Takao Tanabe – exhibit at Nikkei National Museum
A Conversation with Takao Tanabe
by Sherri Kajiwara
Much has been written about Takao Tanabe’s distinguished fine art career and his many accomplishments but his time spent in Japan in 1959 and 1960 is a little known yet fascinating chapter of this enigmatic artist’s life. I had the privilege of speaking with him about this time at one of his favourite Vancouver coffee shops. What was revealed was not only one man’s pursuit of creative evolution, but ultimately a search for his heritage.
SK: Did you always know you wanted to be an artist?
TT: No…being born in the north of BC, the son of a fisherman… suppose I always thought…I’d just be a labourer all my life. But the war…well, the move to Vancouver in 1937 sort of opened the eyes a bit to other possibilities. But one was still part of a hated minority in the area of Vancouver, and when the war came, in 1941…the war started earlier, but for us the war was in 1941 when Pearl Harbour was bombed, and all sorts of restrictions were brought in, to control the Japanese population. And then very quickly, it was formulated that we should all be gathered together and sent off to….. it wasn’t called internment camps but that’s what they were…makeshift camps in the interior of BC. One hundred miles inland from the coast so we wouldn’t be…enemies.
SK: Where did your family end up being interned?
TT: We were first gathered in Hastings Park camp, or where Hastings Parks was turned into a camp and people were then sent out from there to various places. We ended up in the Slocan Valley. We were destined for a place called Lemon Creek which was being built on a farmer’s field. My father, my younger brother, and I worked in different groups, helping to build the little shacks, and Lemon Creek became home for a couple of years. The alternative was to go to a farm on the prairies and be indentured for one or two years, which is what two of my older brothers and one sister chose. After a year and a half, they were allowed to leave the farm if they wished and soon they relocated to Winnipeg. I decided I had to get out of the camp and I went to Winnipeg, to join them. That was 1944.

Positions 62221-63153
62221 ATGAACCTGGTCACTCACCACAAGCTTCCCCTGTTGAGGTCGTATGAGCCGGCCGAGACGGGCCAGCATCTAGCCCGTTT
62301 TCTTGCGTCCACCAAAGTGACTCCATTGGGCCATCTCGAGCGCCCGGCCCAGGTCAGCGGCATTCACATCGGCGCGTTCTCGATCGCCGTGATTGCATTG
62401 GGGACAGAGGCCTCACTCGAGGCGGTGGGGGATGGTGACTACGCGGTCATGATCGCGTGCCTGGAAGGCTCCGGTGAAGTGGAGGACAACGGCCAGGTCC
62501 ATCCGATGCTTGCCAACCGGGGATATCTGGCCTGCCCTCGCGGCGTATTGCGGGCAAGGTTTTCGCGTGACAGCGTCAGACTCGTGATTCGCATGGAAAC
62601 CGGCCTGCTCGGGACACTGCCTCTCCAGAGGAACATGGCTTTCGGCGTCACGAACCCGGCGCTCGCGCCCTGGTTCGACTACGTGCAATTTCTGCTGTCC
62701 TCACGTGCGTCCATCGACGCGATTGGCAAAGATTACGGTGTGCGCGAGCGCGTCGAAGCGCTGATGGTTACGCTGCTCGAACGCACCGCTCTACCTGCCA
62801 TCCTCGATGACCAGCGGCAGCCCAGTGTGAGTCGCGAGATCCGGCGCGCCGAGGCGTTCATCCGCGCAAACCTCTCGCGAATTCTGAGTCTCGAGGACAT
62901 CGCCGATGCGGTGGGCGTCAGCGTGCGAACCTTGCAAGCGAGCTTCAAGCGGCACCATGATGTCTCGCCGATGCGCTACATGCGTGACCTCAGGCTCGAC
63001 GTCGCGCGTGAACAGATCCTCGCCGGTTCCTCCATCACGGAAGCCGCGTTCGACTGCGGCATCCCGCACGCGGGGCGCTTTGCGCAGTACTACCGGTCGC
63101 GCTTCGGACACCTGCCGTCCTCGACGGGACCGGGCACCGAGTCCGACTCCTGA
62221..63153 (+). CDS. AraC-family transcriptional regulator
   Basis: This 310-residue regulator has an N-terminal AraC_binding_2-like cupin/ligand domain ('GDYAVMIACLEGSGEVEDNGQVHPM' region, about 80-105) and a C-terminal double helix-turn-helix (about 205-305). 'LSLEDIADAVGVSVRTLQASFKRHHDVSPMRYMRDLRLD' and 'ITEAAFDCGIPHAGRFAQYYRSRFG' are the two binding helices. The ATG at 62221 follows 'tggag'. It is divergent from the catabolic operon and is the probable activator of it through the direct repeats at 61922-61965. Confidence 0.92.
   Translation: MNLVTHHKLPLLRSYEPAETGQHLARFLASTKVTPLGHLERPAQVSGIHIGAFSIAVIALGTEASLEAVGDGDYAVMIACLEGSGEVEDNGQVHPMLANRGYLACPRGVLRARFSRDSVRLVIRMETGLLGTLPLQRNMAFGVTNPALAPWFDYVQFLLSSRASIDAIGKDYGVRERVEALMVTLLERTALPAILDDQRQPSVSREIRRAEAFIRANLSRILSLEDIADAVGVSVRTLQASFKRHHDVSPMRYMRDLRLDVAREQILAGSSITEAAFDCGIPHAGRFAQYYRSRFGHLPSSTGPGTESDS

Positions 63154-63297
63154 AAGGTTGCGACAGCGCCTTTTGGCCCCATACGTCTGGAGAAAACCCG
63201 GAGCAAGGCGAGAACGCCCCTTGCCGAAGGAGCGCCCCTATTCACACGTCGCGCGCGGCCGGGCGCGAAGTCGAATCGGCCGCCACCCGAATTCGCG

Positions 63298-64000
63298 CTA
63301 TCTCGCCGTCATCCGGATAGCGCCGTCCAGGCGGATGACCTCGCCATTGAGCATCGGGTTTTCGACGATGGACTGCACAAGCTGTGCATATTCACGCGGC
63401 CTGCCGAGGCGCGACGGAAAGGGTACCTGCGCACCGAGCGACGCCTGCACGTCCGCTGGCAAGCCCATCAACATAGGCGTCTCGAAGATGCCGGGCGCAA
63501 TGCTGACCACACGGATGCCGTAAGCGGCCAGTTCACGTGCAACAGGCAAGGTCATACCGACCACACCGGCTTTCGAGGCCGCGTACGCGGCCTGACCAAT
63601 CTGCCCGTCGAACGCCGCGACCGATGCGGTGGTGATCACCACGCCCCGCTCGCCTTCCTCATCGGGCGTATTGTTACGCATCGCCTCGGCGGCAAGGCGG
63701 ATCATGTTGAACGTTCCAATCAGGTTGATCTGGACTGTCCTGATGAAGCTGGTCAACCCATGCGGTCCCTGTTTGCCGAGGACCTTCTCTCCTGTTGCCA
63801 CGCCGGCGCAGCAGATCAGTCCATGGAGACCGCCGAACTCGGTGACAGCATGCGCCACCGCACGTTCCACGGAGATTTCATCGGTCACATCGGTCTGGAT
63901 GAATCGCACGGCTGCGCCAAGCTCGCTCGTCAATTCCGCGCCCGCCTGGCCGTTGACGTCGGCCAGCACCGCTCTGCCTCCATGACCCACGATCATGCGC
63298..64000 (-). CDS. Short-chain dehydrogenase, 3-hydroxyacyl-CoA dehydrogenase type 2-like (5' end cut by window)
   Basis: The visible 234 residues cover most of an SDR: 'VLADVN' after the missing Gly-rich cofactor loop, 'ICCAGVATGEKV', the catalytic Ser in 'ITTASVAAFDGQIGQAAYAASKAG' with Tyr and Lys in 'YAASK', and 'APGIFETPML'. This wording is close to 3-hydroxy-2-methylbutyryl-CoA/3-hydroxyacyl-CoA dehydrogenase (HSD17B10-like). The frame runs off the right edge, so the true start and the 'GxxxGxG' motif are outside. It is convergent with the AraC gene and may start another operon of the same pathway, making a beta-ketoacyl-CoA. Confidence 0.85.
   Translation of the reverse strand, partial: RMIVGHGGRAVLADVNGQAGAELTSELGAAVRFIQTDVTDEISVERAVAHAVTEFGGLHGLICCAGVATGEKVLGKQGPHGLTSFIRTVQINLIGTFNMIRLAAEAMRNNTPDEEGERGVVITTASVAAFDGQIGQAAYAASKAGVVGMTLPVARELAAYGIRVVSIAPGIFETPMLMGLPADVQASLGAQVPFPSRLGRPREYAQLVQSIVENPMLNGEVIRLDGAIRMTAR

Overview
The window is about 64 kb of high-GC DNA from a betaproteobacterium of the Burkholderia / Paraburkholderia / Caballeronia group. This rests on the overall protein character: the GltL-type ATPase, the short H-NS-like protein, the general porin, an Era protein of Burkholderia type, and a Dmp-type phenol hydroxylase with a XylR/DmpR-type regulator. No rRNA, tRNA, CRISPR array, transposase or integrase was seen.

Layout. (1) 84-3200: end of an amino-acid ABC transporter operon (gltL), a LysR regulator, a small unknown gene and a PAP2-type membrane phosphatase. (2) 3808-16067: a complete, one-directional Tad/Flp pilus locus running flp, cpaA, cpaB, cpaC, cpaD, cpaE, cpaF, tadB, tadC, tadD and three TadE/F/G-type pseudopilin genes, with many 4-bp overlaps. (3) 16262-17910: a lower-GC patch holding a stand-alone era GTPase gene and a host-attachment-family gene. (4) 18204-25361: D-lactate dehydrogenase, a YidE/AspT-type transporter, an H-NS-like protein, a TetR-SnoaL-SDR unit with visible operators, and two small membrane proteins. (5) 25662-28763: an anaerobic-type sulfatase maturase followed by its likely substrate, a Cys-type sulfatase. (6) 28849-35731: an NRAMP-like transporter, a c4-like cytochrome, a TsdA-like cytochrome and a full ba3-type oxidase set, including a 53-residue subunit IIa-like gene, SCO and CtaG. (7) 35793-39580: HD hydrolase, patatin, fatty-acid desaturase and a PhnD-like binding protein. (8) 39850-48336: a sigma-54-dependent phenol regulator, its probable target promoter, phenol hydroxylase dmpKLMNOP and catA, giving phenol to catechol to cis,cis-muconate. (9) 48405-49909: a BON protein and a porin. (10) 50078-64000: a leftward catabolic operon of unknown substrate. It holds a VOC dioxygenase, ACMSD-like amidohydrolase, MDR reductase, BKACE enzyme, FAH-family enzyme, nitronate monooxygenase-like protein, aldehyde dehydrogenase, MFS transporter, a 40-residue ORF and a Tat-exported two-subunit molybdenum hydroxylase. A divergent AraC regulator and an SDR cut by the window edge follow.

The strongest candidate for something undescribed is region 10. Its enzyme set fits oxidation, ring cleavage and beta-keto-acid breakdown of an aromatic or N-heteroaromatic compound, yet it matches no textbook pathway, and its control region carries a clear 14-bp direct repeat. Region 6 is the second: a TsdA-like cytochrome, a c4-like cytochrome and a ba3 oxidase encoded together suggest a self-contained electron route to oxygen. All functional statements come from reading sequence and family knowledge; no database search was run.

SK: Before the war ended, you went to Winnipeg and you went to art school in Winnipeg, but had you made any art before that?
TT: No, I was working for the Koz brothers in Winnipeg, who were wholesalers of clothing, gumboots, and so on. I worked there for a year and a half or so…..I thought to try to go finish my high school, because I’d only finished grade ten, and continue my education. I don’t know how, but somebody pointed me in the direction of the art school as an alternative. So I went and talked to them, to a very nice man, who was the registrar, and taught sign painting. I said, “I have to learn how to sign paint so I can make a living as a sign painter. I haven’t finished high school, but can you let me in for a year or two?” And he was very sympathetic. He said, “we don’t teach sign painting here in the day, but there’s a night class …”. So I signed up for the art school and I think I did take one evening class in sign painting. I got quite good at it but I just couldn’t bring myself to go out asking for jobs.